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Fire Extinguishers / System Information


A fire extinguisher is an active fire protection device used to extinguish or control small fires, often in emergency situations. It is not intended for use on an out-of-control fire, such as one which has reached the ceiling, endangers the user (i.e., no escape route, smoke, explosion hazard, etc.), or otherwise requires the expertise of a fire department. Typically, a fire extinguisher consists of a hand- held cylindrical pressure vessel containing an agent which can be discharged to extinguish a fire.

There are two main types of fire extinguishers: Stored pressure & Cartridge-Operated:


• Stored Pressure: In stored pressure units, the expellant is stored in the same chamber as the firefighting agent itself. Depending on the agent used. With dry chemical extinguishers, nitrogen is typically used; water and foam extinguishers typically use air. Stored pressure fire extinguishers are the most common type.
• Cartridge Operated: Cartridge-operated extinguishers contain the expellant gas in a separate cartridge that is punctured prior to discharge, exposing the propellant to the extinguishing agent. This type is not as common, used primarily in areas such as industrial facilities, where they receive higher-than-average use. They have the advantage of simple and prompt recharge, allowing an operator to discharge the extinguisher, recharge it, and return to the fire in a reasonable amount of time.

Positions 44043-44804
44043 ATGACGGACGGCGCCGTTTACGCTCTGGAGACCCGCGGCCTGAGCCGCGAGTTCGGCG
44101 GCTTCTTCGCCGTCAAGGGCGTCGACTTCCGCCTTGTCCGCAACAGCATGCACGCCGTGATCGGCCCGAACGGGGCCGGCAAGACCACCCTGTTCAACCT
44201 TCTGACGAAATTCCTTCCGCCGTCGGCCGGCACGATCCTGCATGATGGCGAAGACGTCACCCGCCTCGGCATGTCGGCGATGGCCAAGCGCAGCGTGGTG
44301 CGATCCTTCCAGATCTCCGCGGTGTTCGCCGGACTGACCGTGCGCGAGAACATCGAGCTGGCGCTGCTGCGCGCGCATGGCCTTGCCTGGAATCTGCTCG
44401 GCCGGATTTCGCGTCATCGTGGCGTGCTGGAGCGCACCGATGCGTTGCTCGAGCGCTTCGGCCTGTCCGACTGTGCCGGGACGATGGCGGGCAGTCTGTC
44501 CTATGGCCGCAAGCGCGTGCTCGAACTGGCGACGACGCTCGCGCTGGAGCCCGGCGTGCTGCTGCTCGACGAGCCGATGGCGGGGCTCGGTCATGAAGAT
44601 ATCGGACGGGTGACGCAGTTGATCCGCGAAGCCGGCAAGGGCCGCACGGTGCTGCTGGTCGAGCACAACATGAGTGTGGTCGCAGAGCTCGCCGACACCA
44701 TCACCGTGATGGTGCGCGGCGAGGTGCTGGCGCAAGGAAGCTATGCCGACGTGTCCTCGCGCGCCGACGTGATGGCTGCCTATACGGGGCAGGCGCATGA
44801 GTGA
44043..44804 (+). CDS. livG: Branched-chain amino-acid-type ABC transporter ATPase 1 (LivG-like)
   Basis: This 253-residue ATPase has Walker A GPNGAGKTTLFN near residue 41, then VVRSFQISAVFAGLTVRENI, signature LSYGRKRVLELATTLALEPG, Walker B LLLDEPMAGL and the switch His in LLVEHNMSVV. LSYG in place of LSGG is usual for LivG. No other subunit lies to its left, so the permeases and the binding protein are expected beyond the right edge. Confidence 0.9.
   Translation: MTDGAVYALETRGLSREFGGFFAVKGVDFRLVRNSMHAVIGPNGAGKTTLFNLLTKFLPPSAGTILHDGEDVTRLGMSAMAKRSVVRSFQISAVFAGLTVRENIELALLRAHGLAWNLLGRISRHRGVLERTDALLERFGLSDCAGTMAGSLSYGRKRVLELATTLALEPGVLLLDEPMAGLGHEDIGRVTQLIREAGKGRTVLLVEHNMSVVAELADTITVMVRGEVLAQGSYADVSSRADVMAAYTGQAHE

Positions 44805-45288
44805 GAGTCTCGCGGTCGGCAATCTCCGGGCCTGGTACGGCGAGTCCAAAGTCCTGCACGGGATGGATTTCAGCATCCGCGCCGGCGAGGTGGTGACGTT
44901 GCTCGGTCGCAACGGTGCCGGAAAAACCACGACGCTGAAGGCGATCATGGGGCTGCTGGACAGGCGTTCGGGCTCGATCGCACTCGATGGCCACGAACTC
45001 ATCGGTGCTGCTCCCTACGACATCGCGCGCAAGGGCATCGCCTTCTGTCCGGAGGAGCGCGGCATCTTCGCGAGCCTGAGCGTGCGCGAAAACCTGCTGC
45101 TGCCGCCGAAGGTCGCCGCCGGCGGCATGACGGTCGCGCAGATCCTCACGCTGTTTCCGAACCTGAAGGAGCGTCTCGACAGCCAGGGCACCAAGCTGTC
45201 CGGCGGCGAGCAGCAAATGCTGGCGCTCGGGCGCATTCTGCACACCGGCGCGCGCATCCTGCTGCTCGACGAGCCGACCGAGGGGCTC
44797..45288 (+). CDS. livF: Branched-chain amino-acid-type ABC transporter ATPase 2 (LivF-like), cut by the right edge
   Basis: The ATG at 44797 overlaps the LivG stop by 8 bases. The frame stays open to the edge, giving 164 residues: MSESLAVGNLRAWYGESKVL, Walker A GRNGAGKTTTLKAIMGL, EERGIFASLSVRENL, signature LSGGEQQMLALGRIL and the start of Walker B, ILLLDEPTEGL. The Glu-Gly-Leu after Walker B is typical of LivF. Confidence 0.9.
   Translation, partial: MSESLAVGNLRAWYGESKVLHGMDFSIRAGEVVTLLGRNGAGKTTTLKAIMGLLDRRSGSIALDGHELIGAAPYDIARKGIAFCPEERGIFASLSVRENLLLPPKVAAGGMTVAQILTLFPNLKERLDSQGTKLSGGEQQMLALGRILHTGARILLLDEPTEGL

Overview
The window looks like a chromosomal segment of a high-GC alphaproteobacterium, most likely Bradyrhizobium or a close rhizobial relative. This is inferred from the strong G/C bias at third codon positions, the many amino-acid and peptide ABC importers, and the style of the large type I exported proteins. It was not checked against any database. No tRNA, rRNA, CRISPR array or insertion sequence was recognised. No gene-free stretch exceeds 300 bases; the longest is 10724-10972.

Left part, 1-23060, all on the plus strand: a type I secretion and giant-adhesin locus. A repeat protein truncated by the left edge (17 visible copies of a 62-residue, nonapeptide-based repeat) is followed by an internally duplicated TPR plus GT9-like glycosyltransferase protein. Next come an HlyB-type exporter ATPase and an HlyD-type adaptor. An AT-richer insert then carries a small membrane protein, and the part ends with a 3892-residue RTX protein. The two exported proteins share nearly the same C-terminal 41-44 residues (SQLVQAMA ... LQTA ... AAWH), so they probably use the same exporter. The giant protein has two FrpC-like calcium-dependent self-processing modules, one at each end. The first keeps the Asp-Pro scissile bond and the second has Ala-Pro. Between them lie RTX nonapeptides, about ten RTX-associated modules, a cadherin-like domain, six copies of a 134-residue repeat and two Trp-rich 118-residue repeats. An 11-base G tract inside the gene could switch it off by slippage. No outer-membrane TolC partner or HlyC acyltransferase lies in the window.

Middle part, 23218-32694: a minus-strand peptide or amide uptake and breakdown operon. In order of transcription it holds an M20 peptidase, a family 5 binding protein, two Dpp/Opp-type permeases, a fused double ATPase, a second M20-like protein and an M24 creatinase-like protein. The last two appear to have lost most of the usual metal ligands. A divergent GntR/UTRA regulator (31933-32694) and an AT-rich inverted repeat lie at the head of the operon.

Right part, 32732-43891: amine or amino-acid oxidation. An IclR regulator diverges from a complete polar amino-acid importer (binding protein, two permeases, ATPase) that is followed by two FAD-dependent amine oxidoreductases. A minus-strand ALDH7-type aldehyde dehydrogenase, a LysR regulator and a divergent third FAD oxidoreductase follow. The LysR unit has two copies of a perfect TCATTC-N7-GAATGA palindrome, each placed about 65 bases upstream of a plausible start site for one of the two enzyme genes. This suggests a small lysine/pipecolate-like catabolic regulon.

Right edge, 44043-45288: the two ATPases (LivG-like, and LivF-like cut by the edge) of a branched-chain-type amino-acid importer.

Components of the System :


• Valve assembly
• Operating lever
• Support handle
• Safety pin
• Safety pin tie
• Valve spring
• Anti tamper seal
• Handle rivet
• Pressure gauge 1345 kPa
• Neck seal 'O' ring
• Check stem assembly
• Valve spring
• Siphon tube adaptor nut
• Siphon tube
• Hose assembly (excluding nozzle)
• Nozzle
• Hose retainer bracket





Fire Extinguishers / Operational Information


A fire extinguisher is an absolute necessity in any home or office. While there's a good chance that the extinguisher will sit on the wall for years, collecting dust, it could end up saving your property and even your life.

Fire is the result of a chemical combustion reaction, typically a reaction between oxygen in the atmosphere and some sort of fuel (wood or gasoline, for example). Of course, wood and gasoline don't spontaneously catch on fire just because they're surrounded by oxygen. For the combustion reaction to take place, the fuel has to be heated to its ignition temperature.


Basic System Functional Operation & a typical Fire Extinguisher Arrangement:


To use the extinguisher, you pull out the safety pin and depress the operating lever. The lever pushes on an actuating rod, which presses the spring-mounted valve down to open up the passage to the nozzle. The bottom of the actuating rod has a sharp point, which pierces the gas cylinder release valve. The compressed gas escapes, applying downward pressure on the fire-suppressant material. This drives the material up the siphon and out the nozzle with considerable force. The proper way to use the extinguisher is to aim it directly at the fuel, rather than the flames themselves, and move the stream with a sweeping motion.